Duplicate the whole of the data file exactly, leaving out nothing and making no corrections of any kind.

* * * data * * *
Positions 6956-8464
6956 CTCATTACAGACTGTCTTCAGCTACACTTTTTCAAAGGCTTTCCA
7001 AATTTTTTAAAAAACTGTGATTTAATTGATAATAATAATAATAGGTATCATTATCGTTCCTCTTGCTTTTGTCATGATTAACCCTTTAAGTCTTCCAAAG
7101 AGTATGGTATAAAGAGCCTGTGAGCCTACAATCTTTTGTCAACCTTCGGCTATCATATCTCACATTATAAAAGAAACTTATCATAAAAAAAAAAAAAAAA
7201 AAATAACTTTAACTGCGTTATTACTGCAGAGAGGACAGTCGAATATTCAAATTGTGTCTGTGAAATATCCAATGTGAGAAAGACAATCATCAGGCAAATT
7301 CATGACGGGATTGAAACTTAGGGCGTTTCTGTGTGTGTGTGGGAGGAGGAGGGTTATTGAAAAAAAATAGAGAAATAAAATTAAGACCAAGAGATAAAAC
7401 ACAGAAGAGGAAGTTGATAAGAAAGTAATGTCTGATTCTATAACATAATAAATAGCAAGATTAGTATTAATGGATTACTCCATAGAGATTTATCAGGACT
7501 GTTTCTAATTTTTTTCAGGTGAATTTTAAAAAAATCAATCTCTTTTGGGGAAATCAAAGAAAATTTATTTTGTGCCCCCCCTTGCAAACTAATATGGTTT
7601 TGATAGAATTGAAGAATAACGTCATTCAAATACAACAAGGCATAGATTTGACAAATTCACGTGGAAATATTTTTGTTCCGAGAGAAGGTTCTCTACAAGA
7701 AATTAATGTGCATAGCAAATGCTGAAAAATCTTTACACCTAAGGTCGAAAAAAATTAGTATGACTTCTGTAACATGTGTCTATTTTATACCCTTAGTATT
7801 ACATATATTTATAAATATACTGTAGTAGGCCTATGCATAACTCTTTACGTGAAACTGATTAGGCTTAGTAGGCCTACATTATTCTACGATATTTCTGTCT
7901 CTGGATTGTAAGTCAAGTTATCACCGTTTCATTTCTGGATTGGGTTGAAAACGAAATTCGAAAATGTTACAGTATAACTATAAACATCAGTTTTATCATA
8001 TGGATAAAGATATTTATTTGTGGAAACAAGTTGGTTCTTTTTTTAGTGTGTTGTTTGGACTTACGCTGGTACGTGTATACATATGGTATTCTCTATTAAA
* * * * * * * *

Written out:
Positions 6956-8464
6956 CTCATTACAGACTGTCTTCAGCTACACTTTTTCAAAGGCTTTCCA
7001 AATTTTTTAAAAAACTGTGATTTAATTGATAATAATAATAATAGGTATCATTATCGTTCCTCTTGCTTTTGTCATGATTAACCCTTTAAGTCTTCCAAAG
7101 AGTATGGTATAAAGAGCCTGTGAGCCTACAATCTTTTGTCAACCTTCGGCTATCATATCTCACATTATAAAAGAAACTTATCATAAAAAAAAAAAAAAAA
7201 AAATAACTTTAACTGCGTTATTACTGCAGAGAGGACAGTCGAATATTCAAATTGTGTCTGTGAAATATCCAATGTGAGAAAGACAATCATCAGGCAAATT
7301 CATGACGGGATTGAAACTTAGGGCGTTTCTGTGTGTGTGTGGGAGGAGGAGGGTTATTGAAAAAAAATAGAGAAATAAAATTAAGACCAAGAGATAAAAC
7401 ACAGAAGAGGAAGTTGATAAGAAAGTAATGTCTGATTCTATAACATAATAAATAGCAAGATTAGTATTAATGGATTACTCCATAGAGATTTATCAGGACT
7501 GTTTCTAATTTTTTTCAGGTGAATTTTAAAAAAATCAATCTCTTTTGGGGAAATCAAAGAAAATTTATTTTGTGCCCCCCCTTGCAAACTAATATGGTTT
7601 TGATAGAATTGAAGAATAACGTCATTCAAATACAACAAGGCATAGATTTGACAAATTCACGTGGAAATATTTTTGTTCCGAGAGAAGGTTCTCTACAAGA
7701 AATTAATGTGCATAGCAAATGCTGAAAAATCTTTACACCTAAGGTCGAAAAAAATTAGTATGACTTCTGTAACATGTGTCTATTTTATACCCTTAGTATT
7801 ACATATATTTATAAATATACTGTAGTAGGCCTATGCATAACTCTTTACGTGAAACTGATTAGGCTTAGTAGGCCTACATTATTCTACGATATTTCTGTCT
7901 CTGGATTGTAAGTCAAGTTATCACCGTTTCATTTCTGGATTGGGTTGAAAACGAAATTCGAAAATGTTACAGTATAACTATAAACATCAGTTTTATCATA
8001 TGGATAAAGATATTTATTTGTGGAAACAAGTTGGTTCTTTTTTTAGTGTGTTGTTTGGACTTACGCTGGTACGTGTATACATATGGTATTCTCTATTAAA